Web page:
1: Place Your Plat In Medium Indirect Light
The basic idea with caring for your Calathea orbifolia is to simulate its native environment (a good mindset to have with most plants!) Since it would typically grow on the shadowy jungle floor, Calatheas do not love direct sunlight, and it can actually do a lot more harm than good by burning the leaves.
Place it in a bright room that gets indirect light; not directly in the shade but not under a beam of sunlight either.
If you can comfortably read in the chosen spot then that is a good indicator of whether it is bright enough. Please mention how many hours of sunlight it need.
2: Maintain Indoor Temperatures Above 70 Degrees
Although it may not love direct sunlight, it certainly loves warmth. It can tolerate anything in the range mentioned above but the best temperatures for this plant are around 20 degrees celsius or 70 degrees fahrenheit, and it doesn’t like sudden changes in temperature (Carter, 2020).
2: Maintain Higher Humidity Around Your Plant
Humidity is a very important factor to consider if you are in a dry climate, especially in the winter when indoor heating can significantly dry out your house.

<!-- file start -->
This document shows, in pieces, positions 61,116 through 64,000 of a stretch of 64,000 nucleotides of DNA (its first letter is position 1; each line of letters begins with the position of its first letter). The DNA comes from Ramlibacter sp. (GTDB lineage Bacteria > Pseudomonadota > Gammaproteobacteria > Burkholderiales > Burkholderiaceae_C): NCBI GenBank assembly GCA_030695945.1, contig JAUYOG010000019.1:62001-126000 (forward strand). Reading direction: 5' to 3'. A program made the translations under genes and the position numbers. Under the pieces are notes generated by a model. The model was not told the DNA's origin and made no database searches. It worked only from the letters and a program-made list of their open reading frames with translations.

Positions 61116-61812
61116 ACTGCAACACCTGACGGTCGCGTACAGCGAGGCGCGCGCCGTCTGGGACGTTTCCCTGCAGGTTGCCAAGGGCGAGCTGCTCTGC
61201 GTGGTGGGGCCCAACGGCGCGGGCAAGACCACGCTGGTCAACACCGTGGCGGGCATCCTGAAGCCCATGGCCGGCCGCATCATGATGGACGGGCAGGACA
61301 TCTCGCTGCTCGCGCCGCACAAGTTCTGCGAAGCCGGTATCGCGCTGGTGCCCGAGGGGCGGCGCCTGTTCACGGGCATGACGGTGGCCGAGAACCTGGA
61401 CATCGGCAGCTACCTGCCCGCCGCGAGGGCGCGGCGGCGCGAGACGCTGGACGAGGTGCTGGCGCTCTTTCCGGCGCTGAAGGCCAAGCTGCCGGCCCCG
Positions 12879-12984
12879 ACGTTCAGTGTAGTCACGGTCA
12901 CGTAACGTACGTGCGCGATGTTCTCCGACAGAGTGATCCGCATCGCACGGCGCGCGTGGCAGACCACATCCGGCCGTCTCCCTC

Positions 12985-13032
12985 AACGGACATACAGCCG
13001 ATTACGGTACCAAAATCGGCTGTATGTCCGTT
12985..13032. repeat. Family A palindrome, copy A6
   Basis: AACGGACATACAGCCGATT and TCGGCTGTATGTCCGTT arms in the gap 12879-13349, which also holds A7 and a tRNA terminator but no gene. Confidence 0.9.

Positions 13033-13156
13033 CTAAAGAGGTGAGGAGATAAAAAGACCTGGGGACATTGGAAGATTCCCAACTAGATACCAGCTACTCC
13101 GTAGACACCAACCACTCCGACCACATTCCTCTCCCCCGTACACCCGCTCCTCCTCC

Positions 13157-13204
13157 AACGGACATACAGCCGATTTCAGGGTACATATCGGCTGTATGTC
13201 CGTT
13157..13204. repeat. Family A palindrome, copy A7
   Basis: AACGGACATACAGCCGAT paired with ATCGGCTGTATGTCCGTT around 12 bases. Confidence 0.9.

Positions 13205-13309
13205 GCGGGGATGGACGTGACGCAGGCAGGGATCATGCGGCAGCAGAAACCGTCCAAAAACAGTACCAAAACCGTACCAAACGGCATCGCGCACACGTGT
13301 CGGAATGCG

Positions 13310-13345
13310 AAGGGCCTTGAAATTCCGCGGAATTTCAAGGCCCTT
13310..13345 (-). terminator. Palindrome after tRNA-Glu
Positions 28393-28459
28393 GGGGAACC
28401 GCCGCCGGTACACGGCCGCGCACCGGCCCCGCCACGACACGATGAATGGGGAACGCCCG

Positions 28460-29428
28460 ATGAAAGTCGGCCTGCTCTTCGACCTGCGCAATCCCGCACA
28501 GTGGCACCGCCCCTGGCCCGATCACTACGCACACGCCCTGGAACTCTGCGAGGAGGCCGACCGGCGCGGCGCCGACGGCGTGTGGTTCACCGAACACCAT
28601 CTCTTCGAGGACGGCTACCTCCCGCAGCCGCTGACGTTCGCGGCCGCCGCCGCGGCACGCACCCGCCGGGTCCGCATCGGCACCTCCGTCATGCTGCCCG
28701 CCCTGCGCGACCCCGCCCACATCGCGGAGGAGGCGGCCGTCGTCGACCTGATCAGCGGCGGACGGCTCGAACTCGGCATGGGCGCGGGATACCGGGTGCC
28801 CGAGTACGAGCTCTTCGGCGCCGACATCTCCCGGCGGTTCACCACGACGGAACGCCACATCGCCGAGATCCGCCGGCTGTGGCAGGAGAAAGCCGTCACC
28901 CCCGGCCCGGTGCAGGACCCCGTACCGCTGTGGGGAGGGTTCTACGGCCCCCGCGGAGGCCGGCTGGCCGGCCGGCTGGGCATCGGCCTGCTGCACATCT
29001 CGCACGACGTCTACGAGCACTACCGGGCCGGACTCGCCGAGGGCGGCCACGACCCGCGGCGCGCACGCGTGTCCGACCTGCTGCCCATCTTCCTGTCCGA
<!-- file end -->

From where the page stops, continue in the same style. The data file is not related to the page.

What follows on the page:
Ideally the humidity levels should be at about 54%, which you can measure with a hygrometer if you want to really micromanage your growing conditions.
Greenhouses are a great spot for these guys for this reason, but if you live in a city apartment, consider keeping it in your bathroom or your kitchen where humidity is usually the highest.
You can also mist the plant with a spray bottle, put the pot on a tray of pebbles, or place it together with a group of other plants to increase the humidity.
3: Should Be Planted In Rich Soil
The aim of the game here is to recreate the Calathea’s beloved jungle soil, which is very rich in organic matter. Go for a potting soil that is peaty with a slightly acidic pH of around 6.5 (VanZile, 2021).
You need the soil to stay moist but ensure the pot has good drainage so that the roots aren’t logged with water. Orchid bark, pumice and perlite are all helpful for improving drainage in the soil, but keep in mind that orchid bark breaks down over time.
4: Feed Your Plant During The Spring And Summer
During the warmer spring and summer months, fertilize your plant every month but no more. These plants are sensitive to being over-fertilized and it can cause the leaf tips to turn brown.
Use a well balanced fertilizer with high levels of Nitrogen, Phosphorus and Potassium.